Thyssenkrupp Steel, HKM and the Port of Rotterdam is to jointly investigate setting up an international supply chain for hydrogen. As the steel makers seek to become climate-neutral companies, they will need an ever-increasing quantity of hydrogen to produce steel without the need for coal. Traditionally, both parties have imported coal, iron ore and other raw materials via a terminal in Rotterdam using inland barges.
Looking toward a more sustainable future, the partners say they will explore hydrogen import opportunities through Rotterdam, but also though a pipeline corridor between Rotterdam and the steel companies’ sites in Duisburg, Germany. The trio hopes that the collaboration will act as a framework for existing and future projects undertaken by the companies.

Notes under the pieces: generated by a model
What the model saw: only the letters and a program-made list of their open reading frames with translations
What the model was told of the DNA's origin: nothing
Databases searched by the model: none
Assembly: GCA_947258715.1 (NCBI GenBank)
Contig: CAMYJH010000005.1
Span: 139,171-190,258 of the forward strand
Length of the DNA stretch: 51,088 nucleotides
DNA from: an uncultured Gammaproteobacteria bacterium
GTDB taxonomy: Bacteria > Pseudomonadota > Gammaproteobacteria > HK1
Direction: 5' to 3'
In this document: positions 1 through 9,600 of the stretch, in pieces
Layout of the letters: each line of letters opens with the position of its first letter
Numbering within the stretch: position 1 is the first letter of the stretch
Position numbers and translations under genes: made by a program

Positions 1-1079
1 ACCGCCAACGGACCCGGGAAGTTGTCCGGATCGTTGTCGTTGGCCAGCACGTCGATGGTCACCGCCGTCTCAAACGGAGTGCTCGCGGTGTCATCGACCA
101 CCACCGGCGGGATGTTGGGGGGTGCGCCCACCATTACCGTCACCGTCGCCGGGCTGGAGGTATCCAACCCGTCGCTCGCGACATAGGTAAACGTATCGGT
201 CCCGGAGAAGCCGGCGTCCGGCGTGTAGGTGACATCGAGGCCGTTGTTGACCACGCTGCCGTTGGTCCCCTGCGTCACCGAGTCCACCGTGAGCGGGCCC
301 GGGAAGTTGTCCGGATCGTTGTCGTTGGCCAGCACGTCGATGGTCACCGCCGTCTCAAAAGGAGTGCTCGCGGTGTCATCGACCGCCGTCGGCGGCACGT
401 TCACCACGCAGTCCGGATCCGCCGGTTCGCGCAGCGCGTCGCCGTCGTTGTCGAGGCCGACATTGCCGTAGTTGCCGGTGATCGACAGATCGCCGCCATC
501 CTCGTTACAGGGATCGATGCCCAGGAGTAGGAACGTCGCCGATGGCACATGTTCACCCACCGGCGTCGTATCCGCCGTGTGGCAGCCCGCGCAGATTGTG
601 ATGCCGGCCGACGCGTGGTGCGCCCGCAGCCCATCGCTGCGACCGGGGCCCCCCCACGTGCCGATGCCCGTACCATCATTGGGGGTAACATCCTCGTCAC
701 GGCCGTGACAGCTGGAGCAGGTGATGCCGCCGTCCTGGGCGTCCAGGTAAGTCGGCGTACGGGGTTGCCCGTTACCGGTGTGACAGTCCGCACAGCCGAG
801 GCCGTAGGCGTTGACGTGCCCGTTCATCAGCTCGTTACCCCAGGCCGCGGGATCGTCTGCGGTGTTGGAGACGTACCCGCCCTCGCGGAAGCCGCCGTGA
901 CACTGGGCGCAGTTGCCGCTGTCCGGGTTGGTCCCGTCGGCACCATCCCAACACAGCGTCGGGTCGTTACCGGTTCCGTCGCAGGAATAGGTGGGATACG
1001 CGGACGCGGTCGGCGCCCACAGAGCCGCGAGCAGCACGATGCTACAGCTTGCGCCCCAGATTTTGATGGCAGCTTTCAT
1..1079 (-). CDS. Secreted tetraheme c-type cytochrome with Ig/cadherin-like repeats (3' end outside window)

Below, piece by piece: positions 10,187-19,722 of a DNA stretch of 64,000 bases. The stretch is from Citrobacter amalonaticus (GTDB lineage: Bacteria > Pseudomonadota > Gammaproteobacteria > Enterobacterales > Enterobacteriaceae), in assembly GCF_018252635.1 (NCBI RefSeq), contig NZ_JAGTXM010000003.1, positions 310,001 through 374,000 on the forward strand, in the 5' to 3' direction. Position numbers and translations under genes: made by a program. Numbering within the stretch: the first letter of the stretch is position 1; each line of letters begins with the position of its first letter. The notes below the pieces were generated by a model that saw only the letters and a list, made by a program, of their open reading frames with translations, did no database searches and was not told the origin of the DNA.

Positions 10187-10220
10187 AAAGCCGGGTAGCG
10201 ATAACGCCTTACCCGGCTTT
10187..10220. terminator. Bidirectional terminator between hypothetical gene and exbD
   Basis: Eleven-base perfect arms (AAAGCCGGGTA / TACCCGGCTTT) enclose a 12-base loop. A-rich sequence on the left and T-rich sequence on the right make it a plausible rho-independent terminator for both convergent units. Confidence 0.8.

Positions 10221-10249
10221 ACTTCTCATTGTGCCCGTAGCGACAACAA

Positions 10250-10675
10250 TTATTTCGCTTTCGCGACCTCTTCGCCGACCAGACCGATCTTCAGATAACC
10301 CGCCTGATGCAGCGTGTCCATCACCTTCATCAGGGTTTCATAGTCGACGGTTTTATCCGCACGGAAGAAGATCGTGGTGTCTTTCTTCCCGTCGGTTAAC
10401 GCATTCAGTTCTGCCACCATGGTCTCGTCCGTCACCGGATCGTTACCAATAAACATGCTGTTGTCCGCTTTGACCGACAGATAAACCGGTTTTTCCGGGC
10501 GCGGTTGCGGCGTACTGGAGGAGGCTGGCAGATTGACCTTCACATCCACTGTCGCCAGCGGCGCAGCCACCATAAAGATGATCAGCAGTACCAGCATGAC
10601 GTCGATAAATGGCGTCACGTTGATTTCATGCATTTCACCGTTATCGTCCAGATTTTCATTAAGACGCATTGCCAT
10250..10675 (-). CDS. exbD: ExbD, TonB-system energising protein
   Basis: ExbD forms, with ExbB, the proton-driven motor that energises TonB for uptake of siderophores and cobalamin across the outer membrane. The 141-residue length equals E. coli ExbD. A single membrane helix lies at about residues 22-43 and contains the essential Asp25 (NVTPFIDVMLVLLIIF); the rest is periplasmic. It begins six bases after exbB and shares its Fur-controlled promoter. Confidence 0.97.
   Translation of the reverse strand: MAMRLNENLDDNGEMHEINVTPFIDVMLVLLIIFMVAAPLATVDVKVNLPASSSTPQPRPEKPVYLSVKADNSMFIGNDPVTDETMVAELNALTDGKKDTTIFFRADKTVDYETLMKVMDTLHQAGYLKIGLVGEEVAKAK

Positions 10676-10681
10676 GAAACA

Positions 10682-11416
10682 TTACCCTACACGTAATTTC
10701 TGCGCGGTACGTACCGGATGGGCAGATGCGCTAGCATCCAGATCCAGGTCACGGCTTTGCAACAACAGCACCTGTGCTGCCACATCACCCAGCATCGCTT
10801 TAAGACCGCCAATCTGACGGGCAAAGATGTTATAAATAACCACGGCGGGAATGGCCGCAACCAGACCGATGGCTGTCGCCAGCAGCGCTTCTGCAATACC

At present, the Port of Rotterdam is already investigating the import of green hydrogen from a number of countries due to its use as a sustainable alternative to coal, oil and natural gas.
Alongside the importation process, the Port in Rotterdam is looking at setting up a carbon transportation and storage system, PORTHOS, which is also being considered as a CO2 storage site for the production of blue hydrogen by the H2morrow steel project, of which Thyssenkrupp Steel is also a partner.